This spring, I received a Boston Proper catalog with a gorgeous sundress on the cover. It was very feminine and romantic–I immediately imagined myself wearing it to brunch on a lazy Sunday morning. I was poised to purchase it, when suddenly and for the first time ever, I asked myself if it were to “young” a look for me. I am 56, in body, after all, and though I am slim and fit–it occurred to me that perhaps the dress was not “age appropriate” for a woman of my years. It comes as a surprise when I take stock in the many changes in my face, hair, skin tone and overall musculature. My face and hair have changed, but the woman inside has not.
If I got the dress, would I look like an old woman in a girl’s clothing? Would the disparity between my age and the style be such that it would create that dissonance we sometimes see when an outfit doesn’t seem to fit it’s wearer because she is OLD?
When I think of “age appropriate” clothing, I think of structured, boxy suits, sensible shoes, the covering of body parts which have seen better days, the repression of one’s creativity and sexuality. I don’t want to fit in such a box, but I don’t want to be “inappropriate” either. I didn’t buy the dress, though I still think about it.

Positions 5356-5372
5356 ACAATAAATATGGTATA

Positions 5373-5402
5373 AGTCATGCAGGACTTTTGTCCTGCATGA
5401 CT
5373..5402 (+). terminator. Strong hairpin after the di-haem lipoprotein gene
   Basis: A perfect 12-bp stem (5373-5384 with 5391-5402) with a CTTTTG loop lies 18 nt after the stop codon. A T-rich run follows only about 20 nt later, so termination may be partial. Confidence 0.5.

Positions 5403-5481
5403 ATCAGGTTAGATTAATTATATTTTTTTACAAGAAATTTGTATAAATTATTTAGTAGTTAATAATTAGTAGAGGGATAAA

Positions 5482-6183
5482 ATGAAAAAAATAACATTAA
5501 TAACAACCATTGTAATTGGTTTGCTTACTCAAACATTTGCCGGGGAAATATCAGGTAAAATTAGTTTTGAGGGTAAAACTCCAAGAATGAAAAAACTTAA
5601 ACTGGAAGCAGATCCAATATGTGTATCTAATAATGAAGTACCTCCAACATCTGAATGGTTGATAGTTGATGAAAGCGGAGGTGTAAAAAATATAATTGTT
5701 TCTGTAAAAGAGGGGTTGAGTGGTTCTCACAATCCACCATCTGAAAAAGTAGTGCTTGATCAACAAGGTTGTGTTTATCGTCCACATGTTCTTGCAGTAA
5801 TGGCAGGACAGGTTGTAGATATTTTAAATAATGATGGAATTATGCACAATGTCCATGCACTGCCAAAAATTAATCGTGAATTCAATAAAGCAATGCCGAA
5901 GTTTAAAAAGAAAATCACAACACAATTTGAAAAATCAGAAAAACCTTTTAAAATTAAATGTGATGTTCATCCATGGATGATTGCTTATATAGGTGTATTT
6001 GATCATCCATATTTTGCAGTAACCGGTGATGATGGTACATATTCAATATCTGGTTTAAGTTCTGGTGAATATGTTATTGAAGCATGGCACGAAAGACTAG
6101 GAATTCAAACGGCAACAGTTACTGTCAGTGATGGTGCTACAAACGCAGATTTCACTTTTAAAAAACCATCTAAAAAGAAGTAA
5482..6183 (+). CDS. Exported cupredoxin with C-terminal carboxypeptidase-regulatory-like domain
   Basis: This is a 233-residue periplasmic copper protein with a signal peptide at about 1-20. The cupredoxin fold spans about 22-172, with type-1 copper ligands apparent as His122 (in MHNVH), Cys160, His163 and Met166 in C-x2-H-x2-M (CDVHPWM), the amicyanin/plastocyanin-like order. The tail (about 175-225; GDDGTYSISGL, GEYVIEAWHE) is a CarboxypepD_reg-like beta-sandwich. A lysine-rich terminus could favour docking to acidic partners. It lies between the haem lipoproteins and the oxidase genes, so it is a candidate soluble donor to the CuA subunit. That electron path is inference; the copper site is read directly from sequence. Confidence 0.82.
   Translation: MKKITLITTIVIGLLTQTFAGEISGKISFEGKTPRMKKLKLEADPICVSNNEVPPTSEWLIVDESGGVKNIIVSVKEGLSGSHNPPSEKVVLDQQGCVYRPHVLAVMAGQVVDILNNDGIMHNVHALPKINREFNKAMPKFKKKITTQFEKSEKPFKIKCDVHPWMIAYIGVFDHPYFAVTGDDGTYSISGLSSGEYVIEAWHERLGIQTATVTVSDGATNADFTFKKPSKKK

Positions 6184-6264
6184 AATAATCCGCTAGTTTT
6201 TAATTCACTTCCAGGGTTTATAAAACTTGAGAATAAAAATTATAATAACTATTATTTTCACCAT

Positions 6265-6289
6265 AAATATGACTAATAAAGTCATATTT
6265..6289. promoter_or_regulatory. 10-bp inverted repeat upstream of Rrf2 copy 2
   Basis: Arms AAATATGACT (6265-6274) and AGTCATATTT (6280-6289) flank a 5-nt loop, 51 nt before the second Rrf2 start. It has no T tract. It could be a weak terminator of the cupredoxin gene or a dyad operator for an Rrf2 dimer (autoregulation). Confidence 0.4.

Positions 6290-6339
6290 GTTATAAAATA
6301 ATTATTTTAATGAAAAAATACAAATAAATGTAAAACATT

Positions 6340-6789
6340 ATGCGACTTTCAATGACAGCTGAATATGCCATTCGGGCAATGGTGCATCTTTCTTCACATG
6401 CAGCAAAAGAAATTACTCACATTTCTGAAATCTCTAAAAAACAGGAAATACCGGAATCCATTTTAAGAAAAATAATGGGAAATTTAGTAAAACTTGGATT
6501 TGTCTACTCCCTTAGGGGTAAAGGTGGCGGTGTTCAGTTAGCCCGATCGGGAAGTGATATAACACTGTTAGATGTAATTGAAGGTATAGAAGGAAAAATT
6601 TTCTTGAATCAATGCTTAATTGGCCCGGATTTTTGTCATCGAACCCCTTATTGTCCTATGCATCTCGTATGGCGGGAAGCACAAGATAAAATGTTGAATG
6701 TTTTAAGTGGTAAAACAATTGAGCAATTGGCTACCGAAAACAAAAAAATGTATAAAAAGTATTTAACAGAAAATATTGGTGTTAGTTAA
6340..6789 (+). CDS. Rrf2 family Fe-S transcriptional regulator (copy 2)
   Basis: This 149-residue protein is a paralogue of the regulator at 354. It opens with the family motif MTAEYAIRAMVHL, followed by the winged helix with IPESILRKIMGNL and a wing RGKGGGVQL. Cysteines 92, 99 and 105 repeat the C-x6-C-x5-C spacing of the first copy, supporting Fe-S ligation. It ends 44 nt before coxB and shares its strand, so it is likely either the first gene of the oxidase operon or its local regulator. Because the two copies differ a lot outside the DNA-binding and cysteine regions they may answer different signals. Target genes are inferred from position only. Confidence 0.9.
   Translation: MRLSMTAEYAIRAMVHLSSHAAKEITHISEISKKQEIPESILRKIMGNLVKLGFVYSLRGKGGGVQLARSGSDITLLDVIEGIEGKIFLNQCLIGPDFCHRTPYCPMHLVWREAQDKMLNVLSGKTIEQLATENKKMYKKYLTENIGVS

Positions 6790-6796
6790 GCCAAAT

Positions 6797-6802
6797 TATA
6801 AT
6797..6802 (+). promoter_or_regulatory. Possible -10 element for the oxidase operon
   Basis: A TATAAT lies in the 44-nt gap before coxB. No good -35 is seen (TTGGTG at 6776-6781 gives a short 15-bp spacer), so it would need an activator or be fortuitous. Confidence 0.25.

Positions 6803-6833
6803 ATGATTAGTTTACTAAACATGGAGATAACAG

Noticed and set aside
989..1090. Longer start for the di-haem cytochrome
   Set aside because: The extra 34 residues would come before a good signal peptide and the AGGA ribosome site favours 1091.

Earlier this weekend, I watched a video posted by Melissa55, a stunning YouTuber who is of similar age and sensibility as I. Melissa55 received a comment from a viewer suggesting that her clothing choices were not age appropriate and made her look as if she were trying too hard. Firstly, I could not disagree more, and more importantly, what is “age appropriate”?
As I considered the question of what makes clothing appropriate to one age or another, I came to see that good taste is universal. Young and old, alike look best when the wearer’s shape, size, coloring and personal style meld. Some clothes are simply too short, too revealing, a poor fit, poorly constructed and/or too over the top for women and girls of any age.
Revealing swimwear, sleek, body conscious clothing and short skirts and shorts should be worn with caution by those who choose them–with the overall look and fit in mind. There comes a point where TMI comes to mind, and while one may receive attention, it is not likely the kind of attention we seek deep in our souls.
What we wear sends messages, we all know that. When clothes are mindfully selected, they may whisper or shout, depending on the intention of the wearer. The questions I have begun to ask myself more these days, fall along the lines of “who am I now?” “Does this still reflect who I am?” “Does this feel good and fit properly?” Things continue to change, including our self-image and correspondingly our wardrobe.
In the end, the question isn’t about appropriateness based on our age, rather is it appropriate for who we are now.